(CCLaP publishes mini-reviews of both books and movies on a regular basis, none lasting more than a few hundred words. A full list of CCLaP's book-based mini-reviews can be found on its main book page, and movies on the main movie page.)
Lars and the Real Girl (movie; 2007)
Written by Nancy Oliver
Directed by Craig Gillespie
So let me ask you something -- what exactly do you think of quirky indie films set in the American Midwest, featuring borderline-retarded man-child shut-ins who eventually teach entire small towns about what is truly important in life? Because the answer to that question, see, is going to profoundly reflect what you think of Lars and the Real Girl, a 2007 small-budget film that is guilty of every single thing just mentioned, the directorial debut of Craig Gillespie from a tight but very precious script by "Six Feet Under" writer/producer Nancy Oliver. In fact, that's the very first thing to understand about this movie, long before you sit down to actually watch it; that although its premise could easily serve as the backbone of a raunchy sex comedy as well (man flips out and falls in love with one of those expensive full-sized "love dolls"), in this case it's used to tell a touching and very chaste character-based dramedy, one that like Chocolat uses a bizarre MacGuffin as an excuse to actually tell a story about an entire community, and of the way the community ends up learning something about itself because of that MacGuffin.
For the guy who flips out, see, turns out to have been not quite right in the head in the first place; played with an understated charm by Ryan Gosling, his Lars Lindstrom is only semi-intelligent, an obsessive churchgoer and daytime office worker, who has been slowly retreating from humanity since his sister-in-law first got pregnant a few months ago, presumably because it reminds him of his own mother's childbirth-related death. As the pressures in Lars' life mount, then -- including not only his increasing pregnancy worries but also an increasing pressure by his family to "be more social," not to mention a growing crush on nerdy co-worker Margo (Kelli Garner in an early-career breakout role) -- he suddenly does experience a legitimate break from reality, secretly ordering a love doll after a weasely co-worker brings the company's website to his attention one day, and then for all intents and purposes acting like she's an actual human once it arrives, to the point of asking his brother and sister-in-law if she can "sleep" over at their place as good Christians should.
After a blessedly short period of the film, then, where basically the entire town stands around slack-jawed at the sight of Lars sitting around talking to a sex doll (the only scenes, incidentally, used in the movie's commercials, thus proving once again that most movie marketers don't have even the slightest clue what the best thing is about the movies they're hired to market), the real crux of the movie finally starts coming out -- of just how this small, tight-knit, deeply religious community is going to deal with the ongoing mental illness of one of their own, this person who most of them already know and love for his simple-minded sweetness. (In fact, this is the biggest complaint I have about the film, is that an awful lot of script finessing had to go into why the town keeps letting him walk around talking to a sex doll like it's his girlfriend; basically, combine a lack of mental-health facilities in the area with a part-time psychiatrist in town who believes it healthy to let Lars "play out the entire fantasy," dubious medical advice at best but that you need to swallow in order to enjoy this movie.)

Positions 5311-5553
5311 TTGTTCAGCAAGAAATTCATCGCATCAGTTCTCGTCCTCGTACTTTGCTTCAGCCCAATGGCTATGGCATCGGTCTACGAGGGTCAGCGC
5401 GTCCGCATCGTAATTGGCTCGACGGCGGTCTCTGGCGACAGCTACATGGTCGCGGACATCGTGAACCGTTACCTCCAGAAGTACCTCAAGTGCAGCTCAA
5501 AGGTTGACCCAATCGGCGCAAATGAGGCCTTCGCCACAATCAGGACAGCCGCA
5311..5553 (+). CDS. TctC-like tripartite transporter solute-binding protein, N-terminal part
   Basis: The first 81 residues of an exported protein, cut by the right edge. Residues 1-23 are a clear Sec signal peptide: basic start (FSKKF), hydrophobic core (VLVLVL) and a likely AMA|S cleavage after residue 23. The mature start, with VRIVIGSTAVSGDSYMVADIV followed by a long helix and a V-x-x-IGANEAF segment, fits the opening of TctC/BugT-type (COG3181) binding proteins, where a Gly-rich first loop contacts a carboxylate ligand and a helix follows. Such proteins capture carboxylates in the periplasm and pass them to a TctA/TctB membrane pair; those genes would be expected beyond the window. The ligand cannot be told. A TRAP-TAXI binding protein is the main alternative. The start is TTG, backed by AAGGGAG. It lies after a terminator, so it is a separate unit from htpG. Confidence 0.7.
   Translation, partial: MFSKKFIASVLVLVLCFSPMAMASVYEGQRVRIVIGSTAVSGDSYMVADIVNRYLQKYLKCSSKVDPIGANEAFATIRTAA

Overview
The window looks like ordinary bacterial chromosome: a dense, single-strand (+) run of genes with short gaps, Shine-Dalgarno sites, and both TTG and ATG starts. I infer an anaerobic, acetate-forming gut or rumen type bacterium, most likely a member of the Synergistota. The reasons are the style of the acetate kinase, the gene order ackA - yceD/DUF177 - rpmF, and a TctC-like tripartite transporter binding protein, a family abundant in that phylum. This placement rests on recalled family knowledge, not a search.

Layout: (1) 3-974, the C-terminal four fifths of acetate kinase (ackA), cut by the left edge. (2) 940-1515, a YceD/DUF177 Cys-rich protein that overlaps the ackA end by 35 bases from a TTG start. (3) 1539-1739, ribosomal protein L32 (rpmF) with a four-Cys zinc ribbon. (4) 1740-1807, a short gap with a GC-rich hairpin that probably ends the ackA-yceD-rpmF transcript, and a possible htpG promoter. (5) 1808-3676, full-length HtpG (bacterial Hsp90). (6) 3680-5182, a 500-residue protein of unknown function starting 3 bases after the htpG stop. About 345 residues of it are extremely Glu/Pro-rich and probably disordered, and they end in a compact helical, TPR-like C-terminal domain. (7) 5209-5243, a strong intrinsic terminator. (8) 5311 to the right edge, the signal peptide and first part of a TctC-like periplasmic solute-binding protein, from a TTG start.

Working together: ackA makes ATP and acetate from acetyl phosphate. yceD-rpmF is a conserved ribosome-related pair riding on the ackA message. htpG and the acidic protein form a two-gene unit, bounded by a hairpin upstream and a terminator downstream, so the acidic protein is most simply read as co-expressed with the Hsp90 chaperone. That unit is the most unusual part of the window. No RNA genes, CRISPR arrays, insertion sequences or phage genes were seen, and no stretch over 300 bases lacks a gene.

As the weeks progress, then, we as the audience come to understand the same thing the town does; that it's not about the wackiness of Lars' delusion, not about some creepy rubber mannequin that keeps getting dragged around the city, but rather about being a decent human being and going along with the "therapy" Lars is currently going through, of helping him maintain the delusion so that he doesn't risk a complete and utter breakdown, and along the way becoming a better person to even one's non-rubber neighbors. And that's...eh, it's okay, you know, a story that borders on cutesy and twee at all times but that thankfully rarely steps over the line. A big part of that can be attributed to the low-key, highly enjoyable performances by almost everyone involved; part of that can simply be chalked up to the movie's low budget, forcing a certain amount of cinematographic blandness that in this case actually works in the script's favor. It's one of those movies that's right on the cusp of people's opinions, as far as the relative benefits and drawbacks of quirky indie comedies; you're bound to find it either good but with a caveat, or bad but admirably so. It's not a movie I'd say to go out of your way to see, but definitely one worth your time if you ever happen to accidentally come across.
Out of 10: 8.0